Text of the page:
So, it doesn’t surprise me that we have a cacophony of ideas that are in conflict, many of which are remnants of old social orders and ways of existing (“Make America great again”). Yes, they are harmful. Yes, they will continue to cause great suffering and loss. But I think these forces are battling a growing global consensus that is challenging how things should be done – is it not possible that we are now experiencing a kind of social paradigm shift? Are we not questioning now the very form of government some thought was proof of “the end of history”? Hadn’t Western Liberal Democracy “won”? But here we are, with a dysfunctional democracy incapable of addressing the real needs of the masses and unraveling at an astronomical pace.

So in this context, I think new ideas or recognition of the existence of more universal principles that bind us may come to the fore, perhaps out of sheer necessity and survival. And I think the “universal” dimension is only possible now because of where we are in the evolution of human civilization – more globalized, more interconnected, the movement of ideas and communications virtually unhindered. If we haven’t found it yet, I don’t think it’s impossible to find it soon, or discover it’s always been around us, but we haven’t constructed the conceptual framework to see it yet.

-- AnaPirnia - 05 Feb 2017

Just saw this and thought I’d jump in.

Ana wrote: “I think new ideas or recognition of the existence of more universal principles that bind us may come to the fore, perhaps out of sheer necessity and survival.” The final clause is crucial. For me, the search for universals as an end point is the foreclosure of politics (which I understand as the art of collective transformation). It’s not that the search for universal values or principles is wrongheaded, per se—for our ways of thinking must always be nimble and adaptable enough to recognize the pragmatic use of something as powerful as a purported “universal truth.” Instead of an end point, though, it would be “universality” as a strategic and provisional tool (perhaps for “sheer necessity and survival,” or to afford a means of resistance to governing structures), the power of which lies in its peculiar force here and now, not as some end on which to stake (or ground) our futures (even if we recognize that the ground could shift). In this way, universality would be a tool of radical contingency, on which ethics and politics depend—values and concepts for us, here and now, even if never again, and even if for no one else and nowhere else. But this is dangerous, because we risk foreclosing the possibility of the political task itself.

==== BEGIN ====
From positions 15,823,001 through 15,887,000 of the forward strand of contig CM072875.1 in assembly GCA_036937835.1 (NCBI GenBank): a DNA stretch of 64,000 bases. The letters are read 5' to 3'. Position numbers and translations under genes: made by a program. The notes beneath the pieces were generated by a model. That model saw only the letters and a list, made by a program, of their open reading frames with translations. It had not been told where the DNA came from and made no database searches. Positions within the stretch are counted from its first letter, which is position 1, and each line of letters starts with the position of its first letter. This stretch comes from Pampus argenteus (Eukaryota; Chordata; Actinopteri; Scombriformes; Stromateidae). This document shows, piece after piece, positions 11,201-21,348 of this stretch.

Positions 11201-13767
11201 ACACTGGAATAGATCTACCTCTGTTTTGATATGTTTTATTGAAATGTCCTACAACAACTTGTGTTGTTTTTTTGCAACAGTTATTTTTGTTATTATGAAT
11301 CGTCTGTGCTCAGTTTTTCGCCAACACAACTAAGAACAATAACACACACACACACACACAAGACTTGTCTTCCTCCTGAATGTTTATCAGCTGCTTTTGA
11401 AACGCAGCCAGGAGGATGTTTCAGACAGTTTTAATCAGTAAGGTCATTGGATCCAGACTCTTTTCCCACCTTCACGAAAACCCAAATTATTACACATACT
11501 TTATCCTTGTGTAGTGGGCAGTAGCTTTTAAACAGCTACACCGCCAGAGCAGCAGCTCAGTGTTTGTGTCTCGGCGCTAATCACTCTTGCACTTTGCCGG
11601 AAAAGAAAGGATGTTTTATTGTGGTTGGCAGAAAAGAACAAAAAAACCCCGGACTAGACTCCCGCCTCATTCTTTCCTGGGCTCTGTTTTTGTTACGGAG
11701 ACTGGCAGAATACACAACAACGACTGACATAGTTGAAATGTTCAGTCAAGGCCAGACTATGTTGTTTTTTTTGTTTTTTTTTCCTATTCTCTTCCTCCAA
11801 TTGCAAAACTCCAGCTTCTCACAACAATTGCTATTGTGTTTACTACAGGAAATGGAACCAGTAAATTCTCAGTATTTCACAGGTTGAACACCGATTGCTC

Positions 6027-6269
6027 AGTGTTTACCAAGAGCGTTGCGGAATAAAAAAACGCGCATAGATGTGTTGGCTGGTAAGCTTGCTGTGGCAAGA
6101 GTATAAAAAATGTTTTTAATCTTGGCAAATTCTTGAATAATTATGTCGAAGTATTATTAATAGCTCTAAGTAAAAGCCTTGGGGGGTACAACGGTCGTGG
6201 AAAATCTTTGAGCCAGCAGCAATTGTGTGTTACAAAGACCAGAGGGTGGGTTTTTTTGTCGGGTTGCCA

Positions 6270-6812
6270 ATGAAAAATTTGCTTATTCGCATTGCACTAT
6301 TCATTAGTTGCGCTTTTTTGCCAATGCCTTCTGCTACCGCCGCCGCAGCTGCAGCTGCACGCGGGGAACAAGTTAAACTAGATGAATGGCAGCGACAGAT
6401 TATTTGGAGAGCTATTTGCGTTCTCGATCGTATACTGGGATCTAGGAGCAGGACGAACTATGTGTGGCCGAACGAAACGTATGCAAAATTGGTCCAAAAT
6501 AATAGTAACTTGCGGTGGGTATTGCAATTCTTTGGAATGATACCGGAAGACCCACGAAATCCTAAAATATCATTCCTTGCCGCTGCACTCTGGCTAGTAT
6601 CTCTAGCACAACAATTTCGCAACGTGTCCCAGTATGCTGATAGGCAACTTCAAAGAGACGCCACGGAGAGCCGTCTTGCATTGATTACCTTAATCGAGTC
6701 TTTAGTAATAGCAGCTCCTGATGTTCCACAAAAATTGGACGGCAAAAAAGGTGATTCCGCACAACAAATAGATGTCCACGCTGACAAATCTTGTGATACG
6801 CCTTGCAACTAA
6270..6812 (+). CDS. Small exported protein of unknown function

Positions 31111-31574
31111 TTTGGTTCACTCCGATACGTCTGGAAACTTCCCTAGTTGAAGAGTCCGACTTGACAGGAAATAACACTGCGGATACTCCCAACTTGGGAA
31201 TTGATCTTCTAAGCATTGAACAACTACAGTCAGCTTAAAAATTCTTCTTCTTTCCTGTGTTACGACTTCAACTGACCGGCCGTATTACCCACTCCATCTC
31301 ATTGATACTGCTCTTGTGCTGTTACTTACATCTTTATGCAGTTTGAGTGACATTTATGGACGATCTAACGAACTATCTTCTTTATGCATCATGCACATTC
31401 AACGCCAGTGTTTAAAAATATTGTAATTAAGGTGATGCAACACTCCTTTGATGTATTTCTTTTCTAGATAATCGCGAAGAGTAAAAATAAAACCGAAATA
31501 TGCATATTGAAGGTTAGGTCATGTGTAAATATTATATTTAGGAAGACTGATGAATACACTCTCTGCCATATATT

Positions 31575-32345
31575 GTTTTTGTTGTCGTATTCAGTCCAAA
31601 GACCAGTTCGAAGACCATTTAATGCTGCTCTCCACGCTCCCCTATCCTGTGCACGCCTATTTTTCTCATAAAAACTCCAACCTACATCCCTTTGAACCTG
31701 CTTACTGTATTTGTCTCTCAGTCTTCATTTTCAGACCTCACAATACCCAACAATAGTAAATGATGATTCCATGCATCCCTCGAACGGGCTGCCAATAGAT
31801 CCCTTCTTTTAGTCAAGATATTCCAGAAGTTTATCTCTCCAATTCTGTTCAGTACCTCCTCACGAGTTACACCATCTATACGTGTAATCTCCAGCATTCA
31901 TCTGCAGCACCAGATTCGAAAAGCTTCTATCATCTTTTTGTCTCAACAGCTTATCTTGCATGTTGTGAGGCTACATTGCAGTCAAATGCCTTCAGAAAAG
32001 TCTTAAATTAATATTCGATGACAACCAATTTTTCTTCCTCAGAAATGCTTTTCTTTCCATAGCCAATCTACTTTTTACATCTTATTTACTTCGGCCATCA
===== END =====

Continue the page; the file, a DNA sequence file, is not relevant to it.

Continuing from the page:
It seems appropriate to call the concepts of progress, dignity, equality, etc. “transcendental nonsense” not because they’re useless (or pie-in-the-sky or merely abstract) but because they feign warrant to some grand position of privilege (whether we call them “ideals” or something else). And if they are privileged within our (liberal democratic) social and political discourse (as they surely are), it’s because our discourse is severed from the forces that actually push and pull us through the world, not because it points to some underlying or foundational Truth or Reality. When MLK invoked equality, for example, we should resist thinking that either he was referring to some essential fact about the world (e.g., that all humans are born with equal dignity, or something) or that he was incorrect—rather, I believe we should understand it as a pragmatic utterance to intervene in the 1960s American discourse, aimed at effectuating some social transformation. If we repeat MLK’s words, it should not be because he expressed some truth, or because we admire him and want to continue his work, but rather because his words have a peculiar power here and now.

-- TimCuffman - 09 Feb 2017



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r4 - 09 Feb 2017 - 22:03:32 - TimCuffman